The laws prevailing the area of cyberspace and the world of the internet is cyber law and the users of the area fall within the ambit of these cyber laws. Thus, cyber law is essentially the branch of law that deals with the legal issues which are related to the use of inter-networked information technology. The governing mechanisms and legal structures that oversee the growth of electric commerce in India fall within the domain of cyber law.
Cyber law essentially encompasses laws relating to electronic and digital signatures, cybercrimes, intellectual property, data protection and privacy. The major areas of cyber law includes defamation, fraud, copyright, harassment or stalking, trade secrets, freedom of speech, contracts and employment law.
Regulation and Legislation in India
Due to the increase in globalization, computerisation and the growth of e-commerce in the 90s, UNCITRAL adopted its Model Law on e-commerce in 1996.
The UN General Assembly then passed a resolution in 1997 recommending the States in the UN to give favourable considerations to the Model Law. The Government of India, against this background of the UN Model Law, enacted its IT Act in 2000.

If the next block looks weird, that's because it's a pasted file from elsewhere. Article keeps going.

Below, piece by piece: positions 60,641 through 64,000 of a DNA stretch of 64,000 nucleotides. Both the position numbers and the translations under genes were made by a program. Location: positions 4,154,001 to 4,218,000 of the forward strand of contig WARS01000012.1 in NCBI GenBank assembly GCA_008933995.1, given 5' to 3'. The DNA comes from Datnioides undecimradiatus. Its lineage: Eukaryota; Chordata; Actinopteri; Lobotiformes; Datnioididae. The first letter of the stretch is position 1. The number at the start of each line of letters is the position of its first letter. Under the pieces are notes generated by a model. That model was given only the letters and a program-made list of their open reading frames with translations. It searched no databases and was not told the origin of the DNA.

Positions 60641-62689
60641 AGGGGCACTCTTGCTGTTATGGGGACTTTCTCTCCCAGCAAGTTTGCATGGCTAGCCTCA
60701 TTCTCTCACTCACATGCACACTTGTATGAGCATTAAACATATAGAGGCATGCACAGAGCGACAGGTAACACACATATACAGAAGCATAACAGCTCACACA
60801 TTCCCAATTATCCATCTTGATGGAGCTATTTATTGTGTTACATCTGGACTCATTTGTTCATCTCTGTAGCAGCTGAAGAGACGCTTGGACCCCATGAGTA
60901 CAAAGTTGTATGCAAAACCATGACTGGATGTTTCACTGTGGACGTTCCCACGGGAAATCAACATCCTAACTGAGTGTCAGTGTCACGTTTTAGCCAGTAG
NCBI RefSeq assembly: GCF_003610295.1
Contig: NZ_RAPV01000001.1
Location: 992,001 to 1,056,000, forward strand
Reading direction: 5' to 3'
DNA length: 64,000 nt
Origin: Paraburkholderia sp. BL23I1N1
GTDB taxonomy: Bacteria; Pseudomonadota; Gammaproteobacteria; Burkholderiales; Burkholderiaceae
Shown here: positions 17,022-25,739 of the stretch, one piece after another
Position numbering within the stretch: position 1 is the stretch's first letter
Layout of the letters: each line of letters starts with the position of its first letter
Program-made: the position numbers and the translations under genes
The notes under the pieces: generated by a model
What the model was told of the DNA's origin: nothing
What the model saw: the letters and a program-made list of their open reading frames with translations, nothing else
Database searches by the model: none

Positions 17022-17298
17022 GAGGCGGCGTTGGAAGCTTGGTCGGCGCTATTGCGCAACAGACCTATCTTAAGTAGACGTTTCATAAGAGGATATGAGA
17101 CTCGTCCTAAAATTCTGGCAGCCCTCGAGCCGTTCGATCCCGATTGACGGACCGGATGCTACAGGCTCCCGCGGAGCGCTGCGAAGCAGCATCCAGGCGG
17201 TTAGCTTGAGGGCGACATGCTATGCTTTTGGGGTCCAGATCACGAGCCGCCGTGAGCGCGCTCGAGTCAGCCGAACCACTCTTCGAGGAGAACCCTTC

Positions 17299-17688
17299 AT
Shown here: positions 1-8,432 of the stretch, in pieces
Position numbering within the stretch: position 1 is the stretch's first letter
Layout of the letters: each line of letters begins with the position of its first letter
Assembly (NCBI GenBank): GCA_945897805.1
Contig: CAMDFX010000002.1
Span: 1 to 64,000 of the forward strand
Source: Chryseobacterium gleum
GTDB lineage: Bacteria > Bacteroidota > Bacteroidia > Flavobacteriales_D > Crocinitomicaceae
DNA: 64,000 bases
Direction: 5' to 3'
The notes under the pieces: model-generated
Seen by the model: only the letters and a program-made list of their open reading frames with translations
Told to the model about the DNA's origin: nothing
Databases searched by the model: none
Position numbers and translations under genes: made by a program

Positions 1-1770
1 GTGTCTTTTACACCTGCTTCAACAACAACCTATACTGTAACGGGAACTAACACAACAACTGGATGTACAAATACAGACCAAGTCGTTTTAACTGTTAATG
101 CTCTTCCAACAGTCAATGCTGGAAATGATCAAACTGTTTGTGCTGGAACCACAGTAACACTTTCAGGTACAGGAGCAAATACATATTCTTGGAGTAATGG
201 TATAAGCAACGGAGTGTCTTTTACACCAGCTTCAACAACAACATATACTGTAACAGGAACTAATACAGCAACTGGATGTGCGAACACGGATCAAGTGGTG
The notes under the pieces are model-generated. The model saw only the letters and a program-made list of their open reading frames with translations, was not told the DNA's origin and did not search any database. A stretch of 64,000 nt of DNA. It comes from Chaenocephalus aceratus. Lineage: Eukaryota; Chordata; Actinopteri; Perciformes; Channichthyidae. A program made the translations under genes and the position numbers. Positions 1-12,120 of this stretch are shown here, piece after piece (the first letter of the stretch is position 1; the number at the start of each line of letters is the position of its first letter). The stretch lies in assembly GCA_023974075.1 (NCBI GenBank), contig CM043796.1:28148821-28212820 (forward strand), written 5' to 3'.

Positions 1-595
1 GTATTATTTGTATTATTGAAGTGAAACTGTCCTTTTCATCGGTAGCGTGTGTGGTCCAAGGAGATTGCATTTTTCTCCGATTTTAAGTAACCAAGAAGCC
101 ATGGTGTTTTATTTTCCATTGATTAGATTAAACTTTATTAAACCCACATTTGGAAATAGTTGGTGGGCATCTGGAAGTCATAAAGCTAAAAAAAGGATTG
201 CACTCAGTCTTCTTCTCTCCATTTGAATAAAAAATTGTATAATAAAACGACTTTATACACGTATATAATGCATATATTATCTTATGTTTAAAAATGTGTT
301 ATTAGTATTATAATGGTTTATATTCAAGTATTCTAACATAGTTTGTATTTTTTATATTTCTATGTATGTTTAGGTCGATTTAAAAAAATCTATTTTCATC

Information Technology Act, 2000
The IT Act provides the legal infrastructure for e-commerce in India. It provides legal recognition for transactions that are carried out by means of electronic data interchange and other means of electronic communication.
Chapter II of the Act provides for the authenticity of a digital signature while Chapter III provides details about electronic governance along with the legal recognition of digital signatures. Regulation of the certifying authorities is provided for by Chapter IV. Additionally, penalties and adjudication for offences are provided within Chapter IX.
The Cyber Regulations Appellate Tribunal is governed by Chapter X and the rest of the Act also provides for the constitution of the Cyber Regulations Advisory Committee. The Act further proposes to amend the IPC, the Evidence Act, the RBI Act, the Bankers’ Books Evidence Act so as to make them in tune with the provisions of the IT Act.